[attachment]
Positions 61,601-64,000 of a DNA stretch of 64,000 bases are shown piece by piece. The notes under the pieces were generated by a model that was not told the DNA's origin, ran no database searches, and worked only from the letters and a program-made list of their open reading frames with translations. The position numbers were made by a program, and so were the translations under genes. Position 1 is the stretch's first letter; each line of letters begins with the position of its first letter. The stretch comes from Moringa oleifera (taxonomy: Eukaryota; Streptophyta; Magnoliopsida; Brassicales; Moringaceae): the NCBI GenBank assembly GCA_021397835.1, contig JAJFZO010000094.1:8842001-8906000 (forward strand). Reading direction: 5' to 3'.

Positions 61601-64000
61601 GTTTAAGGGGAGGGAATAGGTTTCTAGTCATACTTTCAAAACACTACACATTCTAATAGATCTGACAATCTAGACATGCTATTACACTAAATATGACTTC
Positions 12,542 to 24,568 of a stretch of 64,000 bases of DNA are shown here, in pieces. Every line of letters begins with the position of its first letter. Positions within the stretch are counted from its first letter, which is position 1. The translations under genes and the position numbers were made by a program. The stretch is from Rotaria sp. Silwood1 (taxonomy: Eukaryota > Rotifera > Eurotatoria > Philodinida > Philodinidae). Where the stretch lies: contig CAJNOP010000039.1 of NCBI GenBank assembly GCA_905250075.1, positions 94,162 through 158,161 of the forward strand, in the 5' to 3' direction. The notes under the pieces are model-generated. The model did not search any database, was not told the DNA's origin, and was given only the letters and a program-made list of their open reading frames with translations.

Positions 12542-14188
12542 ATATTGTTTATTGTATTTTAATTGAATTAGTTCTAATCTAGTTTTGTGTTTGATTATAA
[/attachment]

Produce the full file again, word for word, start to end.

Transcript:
Positions 61,601-64,000 of a DNA stretch of 64,000 bases are shown piece by piece. The notes under the pieces were generated by a model that was not told the DNA's origin, ran no database searches, and worked only from the letters and a program-made list of their open reading frames with translations. The position numbers were made by a program, and so were the translations under genes. Position 1 is the stretch's first letter; each line of letters begins with the position of its first letter. The stretch comes from Moringa oleifera (taxonomy: Eukaryota; Streptophyta; Magnoliopsida; Brassicales; Moringaceae): the NCBI GenBank assembly GCA_021397835.1, contig JAJFZO010000094.1:8842001-8906000 (forward strand). Reading direction: 5' to 3'.

Positions 61601-64000
61601 GTTTAAGGGGAGGGAATAGGTTTCTAGTCATACTTTCAAAACACTACACATTCTAATAGATCTGACAATCTAGACATGCTATTACACTAAATATGACTTC
Positions 12,542 to 24,568 of a stretch of 64,000 bases of DNA are shown here, in pieces. Every line of letters begins with the position of its first letter. Positions within the stretch are counted from its first letter, which is position 1. The translations under genes and the position numbers were made by a program. The stretch is from Rotaria sp. Silwood1 (taxonomy: Eukaryota > Rotifera > Eurotatoria > Philodinida > Philodinidae). Where the stretch lies: contig CAJNOP010000039.1 of NCBI GenBank assembly GCA_905250075.1, positions 94,162 through 158,161 of the forward strand, in the 5' to 3' direction. The notes under the pieces are model-generated. The model did not search any database, was not told the DNA's origin, and was given only the letters and a program-made list of their open reading frames with translations.

Positions 12542-14188
12542 ATATTGTTTATTGTATTTTAATTGAATTAGTTCTAATCTAGTTTTGTGTTTGATTATAA